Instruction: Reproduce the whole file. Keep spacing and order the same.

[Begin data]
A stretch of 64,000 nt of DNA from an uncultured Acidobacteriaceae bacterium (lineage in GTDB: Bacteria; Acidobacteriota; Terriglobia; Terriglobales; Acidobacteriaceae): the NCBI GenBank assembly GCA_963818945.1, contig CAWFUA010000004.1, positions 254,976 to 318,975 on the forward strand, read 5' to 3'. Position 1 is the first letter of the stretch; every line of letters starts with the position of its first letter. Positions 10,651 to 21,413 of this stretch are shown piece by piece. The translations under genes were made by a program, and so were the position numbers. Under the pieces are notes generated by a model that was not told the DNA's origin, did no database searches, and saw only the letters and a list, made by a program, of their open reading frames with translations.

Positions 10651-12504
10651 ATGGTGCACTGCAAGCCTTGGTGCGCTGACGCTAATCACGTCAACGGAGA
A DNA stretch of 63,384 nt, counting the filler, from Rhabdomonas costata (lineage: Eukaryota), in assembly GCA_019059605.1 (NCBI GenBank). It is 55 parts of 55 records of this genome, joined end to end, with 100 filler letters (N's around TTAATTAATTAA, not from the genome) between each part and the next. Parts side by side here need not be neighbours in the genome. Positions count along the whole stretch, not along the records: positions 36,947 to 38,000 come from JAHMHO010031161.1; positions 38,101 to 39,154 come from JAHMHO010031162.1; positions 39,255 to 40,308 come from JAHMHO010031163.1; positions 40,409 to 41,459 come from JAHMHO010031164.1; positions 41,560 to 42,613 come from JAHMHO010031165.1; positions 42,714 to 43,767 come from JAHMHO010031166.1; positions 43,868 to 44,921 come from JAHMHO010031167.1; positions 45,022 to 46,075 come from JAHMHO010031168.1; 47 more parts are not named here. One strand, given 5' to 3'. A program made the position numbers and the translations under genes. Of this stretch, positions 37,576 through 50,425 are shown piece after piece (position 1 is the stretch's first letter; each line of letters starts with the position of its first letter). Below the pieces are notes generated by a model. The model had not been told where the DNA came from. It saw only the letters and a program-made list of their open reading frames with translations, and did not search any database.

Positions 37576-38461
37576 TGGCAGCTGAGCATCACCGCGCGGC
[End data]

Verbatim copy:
A stretch of 64,000 nt of DNA from an uncultured Acidobacteriaceae bacterium (lineage in GTDB: Bacteria; Acidobacteriota; Terriglobia; Terriglobales; Acidobacteriaceae): the NCBI GenBank assembly GCA_963818945.1, contig CAWFUA010000004.1, positions 254,976 to 318,975 on the forward strand, read 5' to 3'. Position 1 is the first letter of the stretch; every line of letters starts with the position of its first letter. Positions 10,651 to 21,413 of this stretch are shown piece by piece. The translations under genes were made by a program, and so were the position numbers. Under the pieces are notes generated by a model that was not told the DNA's origin, did no database searches, and saw only the letters and a list, made by a program, of their open reading frames with translations.

Positions 10651-12504
10651 ATGGTGCACTGCAAGCCTTGGTGCGCTGACGCTAATCACGTCAACGGAGA
A DNA stretch of 63,384 nt, counting the filler, from Rhabdomonas costata (lineage: Eukaryota), in assembly GCA_019059605.1 (NCBI GenBank). It is 55 parts of 55 records of this genome, joined end to end, with 100 filler letters (N's around TTAATTAATTAA, not from the genome) between each part and the next. Parts side by side here need not be neighbours in the genome. Positions count along the whole stretch, not along the records: positions 36,947 to 38,000 come from JAHMHO010031161.1; positions 38,101 to 39,154 come from JAHMHO010031162.1; positions 39,255 to 40,308 come from JAHMHO010031163.1; positions 40,409 to 41,459 come from JAHMHO010031164.1; positions 41,560 to 42,613 come from JAHMHO010031165.1; positions 42,714 to 43,767 come from JAHMHO010031166.1; positions 43,868 to 44,921 come from JAHMHO010031167.1; positions 45,022 to 46,075 come from JAHMHO010031168.1; 47 more parts are not named here. One strand, given 5' to 3'. A program made the position numbers and the translations under genes. Of this stretch, positions 37,576 through 50,425 are shown piece after piece (position 1 is the stretch's first letter; each line of letters starts with the position of its first letter). Below the pieces are notes generated by a model. The model had not been told where the DNA came from. It saw only the letters and a program-made list of their open reading frames with translations, and did not search any database.

Positions 37576-38461
37576 TGGCAGCTGAGCATCACCGCGCGGC